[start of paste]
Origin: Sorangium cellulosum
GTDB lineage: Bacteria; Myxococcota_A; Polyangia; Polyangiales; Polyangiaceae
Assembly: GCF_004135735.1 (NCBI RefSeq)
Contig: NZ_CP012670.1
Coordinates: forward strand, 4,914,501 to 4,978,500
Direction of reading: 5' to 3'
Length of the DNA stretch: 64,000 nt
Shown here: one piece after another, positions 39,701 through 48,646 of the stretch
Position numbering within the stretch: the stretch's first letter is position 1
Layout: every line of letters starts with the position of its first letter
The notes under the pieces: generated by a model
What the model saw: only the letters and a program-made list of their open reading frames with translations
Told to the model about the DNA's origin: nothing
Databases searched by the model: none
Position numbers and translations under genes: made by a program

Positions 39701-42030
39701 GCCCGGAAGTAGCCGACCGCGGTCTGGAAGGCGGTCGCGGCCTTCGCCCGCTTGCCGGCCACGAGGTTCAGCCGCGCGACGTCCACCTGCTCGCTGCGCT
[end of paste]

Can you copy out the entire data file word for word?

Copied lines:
Origin: Sorangium cellulosum
GTDB lineage: Bacteria; Myxococcota_A; Polyangia; Polyangiales; Polyangiaceae
Assembly: GCF_004135735.1 (NCBI RefSeq)
Contig: NZ_CP012670.1
Coordinates: forward strand, 4,914,501 to 4,978,500
Direction of reading: 5' to 3'
Length of the DNA stretch: 64,000 nt
Shown here: one piece after another, positions 39,701 through 48,646 of the stretch
Position numbering within the stretch: the stretch's first letter is position 1
Layout: every line of letters starts with the position of its first letter
The notes under the pieces: generated by a model
What the model saw: only the letters and a program-made list of their open reading frames with translations
Told to the model about the DNA's origin: nothing
Databases searched by the model: none
Position numbers and translations under genes: made by a program

Positions 39701-42030
39701 GCCCGGAAGTAGCCGACCGCGGTCTGGAAGGCGGTCGCGGCCTTCGCCCGCTTGCCGGCCACGAGGTTCAGCCGCGCGACGTCCACCTGCTCGCTGCGCT